When you’re living in global poverty like 3 billion people in the world today, the word “home” can mean different things. For many parents and children in poverty, home is a temporary shelter, with scrap metal roofing and patchy tarps for walls. It’s not the idyllic, warm place that springs to many of our minds, but an emergency shelter designed to be a quick fix for natural disasters or war-torn regions.
Only sometimes, it’s not a quick fix. Many families spend years living in temporary shelters, and these communities are often without sanitary water, offer no protection from the outdoors, and aren’t structurally safe. These are not places of opportunity, they are places of survival.
But people, and children especially, deserve an environment not just to survive, but to thrive. With real homes, comes the opportunity for many things, including a better life.
At New Story, we believe that everyone should get the opportunity to benefit from a home, not a temporary shelter. Here’s why:
A home transforms how a person interacts with their outside world. In the communities we build, New Story homes typically replace houses made from scrap metals or found resources that create unstable, temporary dwellings. What’s better is our homes also provide personal security, to safeguard belongings and valuables, and even prevent external violence or assault. For children growing up in the instability of global poverty, a door that locks means peace of mind for parents when they leave for work each day, and a good night’s sleep can make a big difference for children. Also, when you have a permanent home, you can safeguard against storms and other dangerous weather.
2. Health & Sanitation
It’s no secret: Clean water and proper sanitation dramatically decrease the risk of disease and sickness. Things as simple as bathrooms in communities prevent the likelihood of water contamination and the spreading of infectious diseases. Living in a dwelling without a foundation means water runoff often flows through the floors, and for children, this can spell devastating illness for children in poverty. That’s why each of our communities is finished with running water and electricity and proper bathroom facilities. It ensures that we’re solving problems, not just moving them from place to place.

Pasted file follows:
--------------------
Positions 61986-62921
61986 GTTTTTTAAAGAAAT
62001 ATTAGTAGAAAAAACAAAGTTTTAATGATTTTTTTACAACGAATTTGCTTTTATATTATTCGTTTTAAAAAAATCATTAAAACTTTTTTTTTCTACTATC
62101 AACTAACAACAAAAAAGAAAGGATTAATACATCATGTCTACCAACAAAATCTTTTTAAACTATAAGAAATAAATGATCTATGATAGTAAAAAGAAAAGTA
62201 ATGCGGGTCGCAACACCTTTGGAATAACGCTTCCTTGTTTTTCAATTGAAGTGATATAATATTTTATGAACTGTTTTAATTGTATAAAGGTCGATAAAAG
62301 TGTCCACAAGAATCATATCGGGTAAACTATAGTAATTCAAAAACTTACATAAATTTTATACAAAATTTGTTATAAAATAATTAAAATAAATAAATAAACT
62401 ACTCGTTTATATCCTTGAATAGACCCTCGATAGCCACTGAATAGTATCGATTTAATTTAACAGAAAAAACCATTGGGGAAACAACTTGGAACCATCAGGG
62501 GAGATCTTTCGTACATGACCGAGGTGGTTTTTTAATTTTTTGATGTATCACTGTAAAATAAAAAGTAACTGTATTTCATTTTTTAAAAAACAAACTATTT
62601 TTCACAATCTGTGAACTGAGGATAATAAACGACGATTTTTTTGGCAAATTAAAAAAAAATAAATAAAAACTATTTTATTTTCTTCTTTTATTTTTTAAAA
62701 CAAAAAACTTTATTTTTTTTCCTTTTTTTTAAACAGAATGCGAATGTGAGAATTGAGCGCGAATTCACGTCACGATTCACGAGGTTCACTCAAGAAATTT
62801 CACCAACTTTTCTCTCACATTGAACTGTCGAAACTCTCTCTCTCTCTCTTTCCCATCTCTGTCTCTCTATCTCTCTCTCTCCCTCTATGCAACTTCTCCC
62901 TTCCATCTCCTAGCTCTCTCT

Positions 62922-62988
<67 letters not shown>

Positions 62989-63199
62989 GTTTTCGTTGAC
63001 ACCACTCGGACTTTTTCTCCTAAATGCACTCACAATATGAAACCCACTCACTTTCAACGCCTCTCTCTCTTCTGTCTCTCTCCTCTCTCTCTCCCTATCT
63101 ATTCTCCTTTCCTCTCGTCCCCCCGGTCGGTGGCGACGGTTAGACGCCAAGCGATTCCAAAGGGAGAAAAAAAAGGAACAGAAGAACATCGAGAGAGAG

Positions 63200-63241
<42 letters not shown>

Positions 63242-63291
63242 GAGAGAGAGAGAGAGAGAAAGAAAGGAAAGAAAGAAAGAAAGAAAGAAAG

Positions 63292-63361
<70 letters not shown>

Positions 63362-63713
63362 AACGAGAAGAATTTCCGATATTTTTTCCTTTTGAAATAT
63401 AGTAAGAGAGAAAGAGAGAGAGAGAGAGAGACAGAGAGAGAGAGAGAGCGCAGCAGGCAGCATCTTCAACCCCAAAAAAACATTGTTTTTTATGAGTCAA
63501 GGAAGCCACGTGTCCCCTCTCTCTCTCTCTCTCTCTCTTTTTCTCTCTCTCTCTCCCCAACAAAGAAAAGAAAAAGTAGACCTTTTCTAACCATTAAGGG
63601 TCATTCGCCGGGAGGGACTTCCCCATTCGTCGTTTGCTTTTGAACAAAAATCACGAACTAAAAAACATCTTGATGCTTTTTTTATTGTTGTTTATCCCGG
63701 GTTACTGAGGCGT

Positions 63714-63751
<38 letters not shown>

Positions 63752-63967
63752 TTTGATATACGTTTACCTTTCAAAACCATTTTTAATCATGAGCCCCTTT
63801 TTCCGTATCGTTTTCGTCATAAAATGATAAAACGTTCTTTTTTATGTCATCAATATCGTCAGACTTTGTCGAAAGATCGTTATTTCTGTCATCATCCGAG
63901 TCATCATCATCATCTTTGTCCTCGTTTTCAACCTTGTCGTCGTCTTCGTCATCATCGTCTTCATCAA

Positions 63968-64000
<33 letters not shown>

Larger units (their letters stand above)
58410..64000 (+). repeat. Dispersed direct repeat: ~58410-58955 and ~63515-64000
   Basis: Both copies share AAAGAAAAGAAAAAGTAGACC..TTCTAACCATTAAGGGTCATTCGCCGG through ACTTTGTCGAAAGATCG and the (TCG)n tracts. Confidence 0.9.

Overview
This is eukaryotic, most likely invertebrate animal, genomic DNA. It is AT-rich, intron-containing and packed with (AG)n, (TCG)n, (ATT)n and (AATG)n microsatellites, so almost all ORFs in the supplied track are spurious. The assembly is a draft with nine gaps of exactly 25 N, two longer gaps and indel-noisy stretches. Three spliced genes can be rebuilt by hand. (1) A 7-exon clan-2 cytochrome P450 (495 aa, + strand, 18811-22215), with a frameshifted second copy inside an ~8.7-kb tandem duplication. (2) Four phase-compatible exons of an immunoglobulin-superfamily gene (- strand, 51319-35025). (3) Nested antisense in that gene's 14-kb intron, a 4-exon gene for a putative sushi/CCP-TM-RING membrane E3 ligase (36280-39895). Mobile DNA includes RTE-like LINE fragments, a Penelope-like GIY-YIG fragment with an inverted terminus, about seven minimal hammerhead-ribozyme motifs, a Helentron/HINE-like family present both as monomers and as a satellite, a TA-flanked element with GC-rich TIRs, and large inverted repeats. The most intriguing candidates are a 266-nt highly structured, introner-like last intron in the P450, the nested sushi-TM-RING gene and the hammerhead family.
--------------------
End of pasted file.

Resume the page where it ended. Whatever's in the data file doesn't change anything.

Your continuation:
When kids can focus on education, have a place to study, and can get a good night’s sleep, their chances of reaching their greatest potential increases dramatically. Based on a recent study, chaotic home lives are a contributing factor in behavioral problems in children. By providing a place for kids to be kids, children like Alejandra can complete their homework, win academic awards, and chip away at their dream of becoming exactly what they want to be.
Did you know that having a safe, stable home can create economic opportunities for people to earn more and start their own businesses? In our housing community in La Herradura, El Salvador, Patricia Ann went from making roughly $5 per day in income to $20 per day thanks to the small tienda she opened selling food to construction workers from her home. Her next big dream? To open a restaurant out of her house and serve her community even more. When children grow up in environments where parents operate successful business, it increases the chance that they’ll aspire to success as well. Plus, more daily income means better nutrition and the likelihood that everyday needs will be met consistently.
As it turns out, feeling isolated has scientifically been proven to be as bad for you as smoking. Just like animals who mark their territory and build dens, people have fundamental attachments to place and space, especially when it’s shared. That’s why each of our communities aren’t just stand alone homes in isolated places, rather, they’re built with input from the people who live there. Parents and kids alike get a voice in designing the space that fits their needs, which ultimately brings them closer together in the pursuit of one dream: safe, reliable homes for all.
By building sustainable homes and communities like the ones we have in Mexico, El Salvador, Bolivia, and Haiti, we do more than provide disaster relief to people in need of shelter. With your help, we provide homes that reflect the people who live in them: A place where opportunity and hope can build a better life for all.